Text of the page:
Did you know that more than 50 million Americans seek the services of Mental Health Professionals each year? Despite the size of that number, there are still some people that hold onto the stigma surrounding the idea of therapy just being for people suffering from a serious mental illness, going through a traumatic experience or dealing with a massive personal crisis.

We work each day to change that stigma, and we see it working, for a multitude of reasons. The benefits of therapy extend past the moments of immediate crisis and can help everyone with simple day to day things, such as working on communication skills, refocusing energy toward positive habits, learning to be more compassionate, acknowledging feelings in a healthy way or gaining new tools to manage conflict.

When we look at the state of the world around us, we see lots of stress, conflict and room for improvement and compassion. That’s where the Mental Health Professionals, including Sex Therapists, can help.

With all of the current negativity surrounding law enforcement, we see an opportunity for education.

Malcolm Gladwell, author of “Blink, writes about the brutal murder of Amadou Diallo, a Black man from Guinea, that took place in the Bronx in the early morning hours of February 4, 1999. In this instance, according to Gladwell, the police decided Diallo was dangerous. Diallo, who was living and working in New York City at the time, was reaching into his pocket to retrieve his wallet when he was shot nineteen times by officers.

Based on in-depth and extensive research interviewing cognitive psychologists and studying data, Gladwell asserts, “Perhaps the most common – and the most important – forms of rapid cognition are the judgments we make and the impressions we form of other people. Every waking minute that we are in the presence of someone, we come up with a constant stream of predictions and inferences about what that person is thinking and feeling” – a concept he refers to as mind reading (just not the Miss Cleo kind). Gladwell acknowledges that “mind-reading failures happen to all of us. They lie at the root of countless arguments, disagreements, misunderstandings and hurt feelings,” but that there are also things we can do to fix that.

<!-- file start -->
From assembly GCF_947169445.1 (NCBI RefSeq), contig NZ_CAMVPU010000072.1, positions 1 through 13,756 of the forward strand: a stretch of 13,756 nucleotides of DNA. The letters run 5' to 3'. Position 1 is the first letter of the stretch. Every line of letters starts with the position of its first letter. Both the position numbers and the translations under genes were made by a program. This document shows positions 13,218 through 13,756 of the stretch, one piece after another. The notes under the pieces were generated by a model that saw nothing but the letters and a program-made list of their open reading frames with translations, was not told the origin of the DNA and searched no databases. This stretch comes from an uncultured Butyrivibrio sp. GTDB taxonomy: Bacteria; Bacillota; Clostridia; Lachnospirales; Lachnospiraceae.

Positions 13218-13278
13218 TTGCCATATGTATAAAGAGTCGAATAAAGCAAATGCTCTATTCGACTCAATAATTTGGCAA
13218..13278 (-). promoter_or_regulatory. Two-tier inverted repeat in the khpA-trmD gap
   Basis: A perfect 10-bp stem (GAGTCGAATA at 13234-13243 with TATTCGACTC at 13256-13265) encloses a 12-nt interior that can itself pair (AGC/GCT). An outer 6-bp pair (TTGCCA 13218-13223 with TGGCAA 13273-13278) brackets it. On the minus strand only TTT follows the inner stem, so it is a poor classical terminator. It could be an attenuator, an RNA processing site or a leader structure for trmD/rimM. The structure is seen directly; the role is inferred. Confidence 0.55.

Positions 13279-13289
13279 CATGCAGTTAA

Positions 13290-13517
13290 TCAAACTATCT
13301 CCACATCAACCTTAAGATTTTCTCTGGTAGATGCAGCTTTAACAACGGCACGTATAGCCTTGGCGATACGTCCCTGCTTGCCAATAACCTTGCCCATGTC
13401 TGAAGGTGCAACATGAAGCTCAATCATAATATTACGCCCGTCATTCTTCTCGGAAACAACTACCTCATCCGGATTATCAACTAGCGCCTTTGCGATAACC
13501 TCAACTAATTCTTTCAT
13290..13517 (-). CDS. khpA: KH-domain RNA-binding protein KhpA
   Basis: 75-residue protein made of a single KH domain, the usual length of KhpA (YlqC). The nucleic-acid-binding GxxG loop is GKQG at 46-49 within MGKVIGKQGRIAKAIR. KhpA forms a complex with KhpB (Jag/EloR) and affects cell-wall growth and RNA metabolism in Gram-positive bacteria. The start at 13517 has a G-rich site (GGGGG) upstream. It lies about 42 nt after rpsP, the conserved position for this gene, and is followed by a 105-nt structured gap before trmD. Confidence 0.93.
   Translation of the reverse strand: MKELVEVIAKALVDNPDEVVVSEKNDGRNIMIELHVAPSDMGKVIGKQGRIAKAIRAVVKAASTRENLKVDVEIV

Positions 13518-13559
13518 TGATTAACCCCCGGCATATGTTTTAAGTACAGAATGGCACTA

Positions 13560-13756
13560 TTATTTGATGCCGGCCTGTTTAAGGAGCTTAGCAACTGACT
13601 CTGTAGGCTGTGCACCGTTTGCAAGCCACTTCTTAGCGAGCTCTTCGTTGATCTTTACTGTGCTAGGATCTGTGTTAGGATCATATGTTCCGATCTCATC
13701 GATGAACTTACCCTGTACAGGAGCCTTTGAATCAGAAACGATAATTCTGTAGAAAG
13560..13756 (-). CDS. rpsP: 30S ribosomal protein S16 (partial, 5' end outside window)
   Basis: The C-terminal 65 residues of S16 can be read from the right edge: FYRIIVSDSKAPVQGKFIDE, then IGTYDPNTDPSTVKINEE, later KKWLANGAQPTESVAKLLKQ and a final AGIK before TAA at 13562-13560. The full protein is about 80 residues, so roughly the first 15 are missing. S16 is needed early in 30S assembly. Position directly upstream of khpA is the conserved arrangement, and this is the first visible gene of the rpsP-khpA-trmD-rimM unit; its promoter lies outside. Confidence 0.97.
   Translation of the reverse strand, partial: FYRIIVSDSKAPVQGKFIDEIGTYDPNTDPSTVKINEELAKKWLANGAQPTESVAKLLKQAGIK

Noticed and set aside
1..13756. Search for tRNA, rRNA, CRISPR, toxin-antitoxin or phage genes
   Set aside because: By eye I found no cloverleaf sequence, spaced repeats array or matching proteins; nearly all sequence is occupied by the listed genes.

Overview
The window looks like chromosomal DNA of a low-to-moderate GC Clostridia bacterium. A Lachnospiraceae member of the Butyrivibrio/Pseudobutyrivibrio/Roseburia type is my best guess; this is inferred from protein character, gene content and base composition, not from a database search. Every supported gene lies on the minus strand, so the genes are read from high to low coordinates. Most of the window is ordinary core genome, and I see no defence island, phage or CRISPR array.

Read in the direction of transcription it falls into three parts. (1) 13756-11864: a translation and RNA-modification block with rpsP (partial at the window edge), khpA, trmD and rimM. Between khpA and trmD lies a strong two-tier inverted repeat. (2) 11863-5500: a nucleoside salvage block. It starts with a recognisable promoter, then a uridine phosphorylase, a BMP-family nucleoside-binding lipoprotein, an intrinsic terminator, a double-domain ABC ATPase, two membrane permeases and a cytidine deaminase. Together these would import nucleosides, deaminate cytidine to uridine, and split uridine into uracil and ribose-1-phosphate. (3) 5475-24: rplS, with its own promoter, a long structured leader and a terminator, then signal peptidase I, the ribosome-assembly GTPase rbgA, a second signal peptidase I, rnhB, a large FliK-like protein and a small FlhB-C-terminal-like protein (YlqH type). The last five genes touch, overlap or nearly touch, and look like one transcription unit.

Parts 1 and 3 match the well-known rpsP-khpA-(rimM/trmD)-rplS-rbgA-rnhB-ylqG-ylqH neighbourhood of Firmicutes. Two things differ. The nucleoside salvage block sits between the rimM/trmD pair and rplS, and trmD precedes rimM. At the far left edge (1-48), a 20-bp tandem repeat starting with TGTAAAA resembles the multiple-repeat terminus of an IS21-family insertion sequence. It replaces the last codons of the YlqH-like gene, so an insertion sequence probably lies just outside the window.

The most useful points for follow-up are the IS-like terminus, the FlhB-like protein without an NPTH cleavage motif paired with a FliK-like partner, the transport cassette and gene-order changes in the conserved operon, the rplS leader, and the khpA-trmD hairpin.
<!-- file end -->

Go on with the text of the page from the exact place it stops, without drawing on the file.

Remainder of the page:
Cognitive behavioral therapy helps shift rapid cognition. As humans, we can greatly benefit from examining our own assumptions or preconceived notions and begin to understand the ones we make. In doing this, we hold a key to unlock change and help lessen our own anxieties.

Law enforcement officers are not robots. They’re human beings who experience stressors that most people do not. Offering tools such as mindfulness-based-stress-reduction (MBSR) training, an open line of communication to therapists that can help unpack highly stressful situations, and other types of awareness training can save lives and keep our communities safe. My Sex Therapist colleagues and I agree on the importance of offering support in these ways. Why Sex Therapists? Sex and Couples Therapy is not just about sex. It’s also about equality and empowerment in terms of all genders, race, sexual identity, disability and age, in order to eliminate biases of any kind.

So, where do we begin? We begin with working on removing the stigma around therapy, developing grace and compassion and holding onto the understanding that the process isn’t easy, but definitely worth it because achieving your full potential requires self-knowledge, self-control and patience.